This article was first published on the South London Press on 25 September 2012.
For the first time in modern history, I know there is serious worry in our community that this will not be the case; that the changing global economic forces and the policies of the LibDem/Conservative government threaten the future of the next generation. As young people prepare to say their goodbyes as they head off to university, I am adamant that the government should not be adding to the fears parents naturally have for their children when they leave home. There is a huge amount of potential in our young people, and I strongly believe the future can offer huge opportunities, so long as we have the policies and support in place for our generation, and the next, to meet them.
Before the 2010 Election, Liberal Democrat candidates, councillors and activists campaigned on a promise to abolish tuition fees in England and Wales. Thousands of people, young and old, believed that Party’s promise. The failure of the Party to keep to that promise has been incredibly damaging to the faith that young people hold in politicians and in our political system.
After the General Election in 2010, Liberal Democrat Councillors and activists met at a special Party Conference to endorse the Coalition Agreement negotiated by their leader Nick Clegg. The document they endorsed not only failed to abolish tuition fees but also signed our whole country up to an economic plan they had previously opposed and which has since pushed the country into the longest double-dip recession since World Word Two.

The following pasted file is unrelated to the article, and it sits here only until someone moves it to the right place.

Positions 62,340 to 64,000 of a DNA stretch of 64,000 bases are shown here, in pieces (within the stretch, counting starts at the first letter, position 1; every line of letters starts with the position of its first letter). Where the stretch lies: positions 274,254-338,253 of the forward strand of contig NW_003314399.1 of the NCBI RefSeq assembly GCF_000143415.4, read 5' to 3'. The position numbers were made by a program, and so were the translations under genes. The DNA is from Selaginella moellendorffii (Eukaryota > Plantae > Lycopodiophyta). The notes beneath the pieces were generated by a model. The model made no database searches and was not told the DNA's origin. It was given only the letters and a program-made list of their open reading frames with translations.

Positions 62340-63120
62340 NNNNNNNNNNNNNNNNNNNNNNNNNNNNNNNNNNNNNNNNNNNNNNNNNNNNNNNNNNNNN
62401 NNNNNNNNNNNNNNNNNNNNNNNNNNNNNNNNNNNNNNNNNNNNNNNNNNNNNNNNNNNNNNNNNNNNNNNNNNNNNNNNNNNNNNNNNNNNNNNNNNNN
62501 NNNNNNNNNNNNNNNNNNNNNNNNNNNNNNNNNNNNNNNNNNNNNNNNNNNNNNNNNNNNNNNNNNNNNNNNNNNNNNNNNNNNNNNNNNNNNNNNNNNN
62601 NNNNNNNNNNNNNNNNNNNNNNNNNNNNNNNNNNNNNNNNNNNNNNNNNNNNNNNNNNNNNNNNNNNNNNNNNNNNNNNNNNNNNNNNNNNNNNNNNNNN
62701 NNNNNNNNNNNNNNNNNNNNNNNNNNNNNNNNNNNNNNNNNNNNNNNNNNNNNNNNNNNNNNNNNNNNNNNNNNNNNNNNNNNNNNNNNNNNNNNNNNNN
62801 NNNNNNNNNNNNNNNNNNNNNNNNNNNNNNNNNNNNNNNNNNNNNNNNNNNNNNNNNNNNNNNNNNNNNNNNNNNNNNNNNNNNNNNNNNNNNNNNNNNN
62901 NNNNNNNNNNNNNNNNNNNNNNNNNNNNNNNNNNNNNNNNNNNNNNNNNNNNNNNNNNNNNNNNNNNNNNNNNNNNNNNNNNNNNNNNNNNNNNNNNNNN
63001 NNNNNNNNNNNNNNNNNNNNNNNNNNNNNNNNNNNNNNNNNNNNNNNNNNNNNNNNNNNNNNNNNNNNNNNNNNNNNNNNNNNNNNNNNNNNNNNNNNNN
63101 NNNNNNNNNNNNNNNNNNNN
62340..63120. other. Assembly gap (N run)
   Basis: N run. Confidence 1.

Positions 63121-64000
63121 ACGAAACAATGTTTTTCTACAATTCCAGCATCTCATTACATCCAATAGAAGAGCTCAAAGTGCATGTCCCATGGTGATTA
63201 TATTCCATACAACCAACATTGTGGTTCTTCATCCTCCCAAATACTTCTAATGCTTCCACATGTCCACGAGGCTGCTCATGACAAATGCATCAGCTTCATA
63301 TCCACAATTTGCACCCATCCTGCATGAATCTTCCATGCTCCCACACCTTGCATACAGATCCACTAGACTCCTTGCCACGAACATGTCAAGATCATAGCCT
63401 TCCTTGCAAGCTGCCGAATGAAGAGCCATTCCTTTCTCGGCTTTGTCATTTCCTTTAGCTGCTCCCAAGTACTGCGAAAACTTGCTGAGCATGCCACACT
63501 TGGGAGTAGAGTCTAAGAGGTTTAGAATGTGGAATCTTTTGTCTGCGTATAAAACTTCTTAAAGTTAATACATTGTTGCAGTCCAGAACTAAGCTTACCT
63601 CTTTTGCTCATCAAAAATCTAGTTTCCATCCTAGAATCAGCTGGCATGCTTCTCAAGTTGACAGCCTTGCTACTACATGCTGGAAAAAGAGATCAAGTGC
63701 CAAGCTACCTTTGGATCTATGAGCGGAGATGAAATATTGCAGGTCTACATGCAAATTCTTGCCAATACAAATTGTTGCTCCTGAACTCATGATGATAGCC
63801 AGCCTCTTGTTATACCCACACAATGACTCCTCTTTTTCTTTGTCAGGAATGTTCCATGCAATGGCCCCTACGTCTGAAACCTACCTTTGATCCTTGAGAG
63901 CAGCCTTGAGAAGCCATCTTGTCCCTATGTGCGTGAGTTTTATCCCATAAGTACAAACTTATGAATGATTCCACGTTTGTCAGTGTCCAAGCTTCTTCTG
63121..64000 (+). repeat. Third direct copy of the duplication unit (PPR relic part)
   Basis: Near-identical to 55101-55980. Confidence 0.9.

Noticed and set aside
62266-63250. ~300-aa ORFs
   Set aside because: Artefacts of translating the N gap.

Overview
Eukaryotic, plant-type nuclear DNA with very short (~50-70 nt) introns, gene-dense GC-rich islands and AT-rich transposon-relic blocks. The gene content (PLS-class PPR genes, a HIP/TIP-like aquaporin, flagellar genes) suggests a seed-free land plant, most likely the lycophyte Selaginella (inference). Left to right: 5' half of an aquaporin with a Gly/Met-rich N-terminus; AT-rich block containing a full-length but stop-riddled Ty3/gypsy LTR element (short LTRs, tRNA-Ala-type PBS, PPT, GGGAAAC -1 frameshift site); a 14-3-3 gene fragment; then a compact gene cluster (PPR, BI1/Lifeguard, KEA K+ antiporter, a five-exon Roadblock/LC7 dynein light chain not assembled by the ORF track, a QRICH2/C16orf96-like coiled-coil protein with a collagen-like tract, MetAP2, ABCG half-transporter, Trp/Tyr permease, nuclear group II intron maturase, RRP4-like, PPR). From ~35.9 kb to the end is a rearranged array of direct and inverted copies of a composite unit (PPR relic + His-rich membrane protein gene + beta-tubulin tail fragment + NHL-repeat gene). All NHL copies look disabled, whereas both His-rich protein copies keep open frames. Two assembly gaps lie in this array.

When Vince Cable presented a bill to the House of Commons to raise the maximum level of tuition fees to £9,000, it was the last straw for many who had previously supported the Liberal Democrat Party. A great many left the Party, instead choosing to support Labour, or even drifting away from politics altogether.
At a time when young people are struggling with a disastrously weak jobs market, there is a huge worry that fear of debt will put many capable young people, especially from areas like ours, off going to university altogether, as well as placing an unacceptable burden on those that do.
But we are where we are. What could the government do now to ease the burden they have imposed on students? They could immediately cut fees to £6,000 by reversing the corporation tax cut they gave to the banks and requiring graduates earning over £65,000 a year to make a greater contribution. Investing in skills and knowledge for the future should be a priority – but the trebling of fees threatens to restrict opportunities for the next generation and damage the potential of our economy in years to come.